Performance of the KN-20 ICBM. (Image: John Schilling / 38 North)

If North Korea continues with the current design, their near-term objective will likely be to overcome this latest partial failure in order to field a missile capable of delivering nuclear warheads of reasonable weight to targets on the US west coast. They will presumably want to conduct another test combining the four-vernier engine upper stage and the heavy reentry vehicle to validate that configuration, after which, they may feel ready to go into production and training. And to do that, they may require more tests. The fact that last week’s test was conducted at night and from a site not normally used for missile testing may signal that they are getting a head start on the crew training part already, treating the launch as an operational exercise as well as an engineering test. If they fast-track this version of the missile, they may have a robust, reliable nuclear strike capability against US west coast targets sometime next year, and may have already fielded a few unreliable prototypes to provide minimal deterrence in the interim.

The emphasis on heavy warheads suggests North Korea has plans to use any extra payload capability they can squeeze out of the design. One obvious possibility is a thermonuclear warhead. North Korea has never successfully tested such a device, and the sophisticated designs that allow the major nuclear powers to deliver hundreds of kilotons of yield from a package of only a few hundred kilograms weight are probably beyond Pyongyang’s reach for now. But there are ways for North Korea to incorporate a thermonuclear element to increase the yield of their current 10-20 kiloton fission warheads, and we expect they will seek to incorporate them in any ICBM design they field.

They will probably also seek to incorporate more advanced reentry vehicles, along with decoys and other penetration aids to defeat missile defenses. The successful July 4 test most likely used a simple blunt-body RV, but the payload shroud used on the KN-20 and the post-boost propulsion system demonstrated on the KN-17 (Hwasong-12) would both support a more advanced payload with a low-drag RV[1] and set of decoys. These advances will not come quickly or easily to North Korea, but we should be looking for them perhaps five years down the road.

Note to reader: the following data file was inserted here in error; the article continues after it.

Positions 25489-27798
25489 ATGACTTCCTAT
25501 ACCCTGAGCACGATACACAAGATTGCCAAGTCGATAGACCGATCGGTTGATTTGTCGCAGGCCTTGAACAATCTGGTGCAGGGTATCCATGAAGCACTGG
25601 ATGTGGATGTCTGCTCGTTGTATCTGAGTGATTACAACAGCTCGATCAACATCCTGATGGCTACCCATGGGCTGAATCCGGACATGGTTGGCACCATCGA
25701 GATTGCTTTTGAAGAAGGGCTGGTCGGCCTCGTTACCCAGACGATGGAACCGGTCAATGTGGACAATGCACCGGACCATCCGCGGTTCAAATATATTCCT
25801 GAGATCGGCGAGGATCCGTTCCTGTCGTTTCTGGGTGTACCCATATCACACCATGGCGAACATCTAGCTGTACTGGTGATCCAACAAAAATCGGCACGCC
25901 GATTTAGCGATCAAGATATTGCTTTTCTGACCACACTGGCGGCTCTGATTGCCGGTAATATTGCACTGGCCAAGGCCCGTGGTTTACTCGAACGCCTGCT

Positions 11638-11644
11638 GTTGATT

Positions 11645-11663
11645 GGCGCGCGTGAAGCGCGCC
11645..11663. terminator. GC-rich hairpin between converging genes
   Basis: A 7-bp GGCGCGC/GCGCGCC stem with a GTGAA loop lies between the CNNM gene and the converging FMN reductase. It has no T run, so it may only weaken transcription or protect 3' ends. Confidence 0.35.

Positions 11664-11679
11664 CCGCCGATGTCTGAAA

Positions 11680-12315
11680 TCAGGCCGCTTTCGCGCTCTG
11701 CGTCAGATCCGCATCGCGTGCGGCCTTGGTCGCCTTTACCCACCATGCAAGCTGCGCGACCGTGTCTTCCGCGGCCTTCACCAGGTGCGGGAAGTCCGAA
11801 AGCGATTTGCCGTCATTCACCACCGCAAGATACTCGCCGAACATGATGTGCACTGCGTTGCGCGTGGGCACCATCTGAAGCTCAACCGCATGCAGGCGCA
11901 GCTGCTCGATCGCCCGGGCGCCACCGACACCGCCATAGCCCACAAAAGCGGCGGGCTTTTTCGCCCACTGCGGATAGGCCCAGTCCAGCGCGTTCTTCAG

While North Korea’s ambitions reach beyond the west coast to places like Washington, DC, if they want to accomplish that with this missile, they will have to change the design substantially. The extra engines on the upper stage currently aren’t enough; they will also need to stretch the propellant tanks. Additionally, they will need to demonstrate a lightweight warhead capable of surviving the faster and hotter reentry of such a long-range missile. This missile’s design may not stretch that far without breaking, but North Korea may try anyway. If so, they probably won’t succeed this year or next.

They may not try at all. Earlier this year, canisters representing solid-propellant ICBMs were paraded through the streets of Pyongyang. Those canisters were probably empty; North Korea has an ambitious solid-rocket development program but has so far only been able to build smaller medium-range missiles using solid propellant. But the greater mobility and responsiveness afforded by solid propellant makes it the clear choice for ICBMs as well. North Korea may consider the liquid-propellant KN-20 to be strictly an interim system to provide limited deterrence by threatening US west coast targets and to support technology development for advanced warheads and other systems to be incorporated in a new solid-propellant ICBM in perhaps 2025.

The bottom line today is that North Korea has tested two versions of the KN-20 ICBM which seem to work, and two reentry vehicles, one of which probably didn’t work. Using the more conservative RV design, they can field a system that can threaten US west coast targets. At first, this threat will consist of a handful of unreliable prototype missiles, but as early as next year they could begin production and deployment of a proven, reliable design with trained crews. After that, they might be able to stretch the KN-20 design to reach Washington, DC, with a light warhead. Or they might use the system’s increased payload capability at short ranges to experiment with more advanced warheads and decoys, which in the longer term could be incorporated in a new solid-fuel ICBM.

  1. [1]

    Most nuclear powers use narrow, conical reentry vehicles that afford much greater accuracy and are harder to intercept than the blunt or triconic warheads seen on North Korean missiles. Such reentry vehicles require advanced thermal protection systems, beyond North Korea’s capabilities for now, but probably not forever.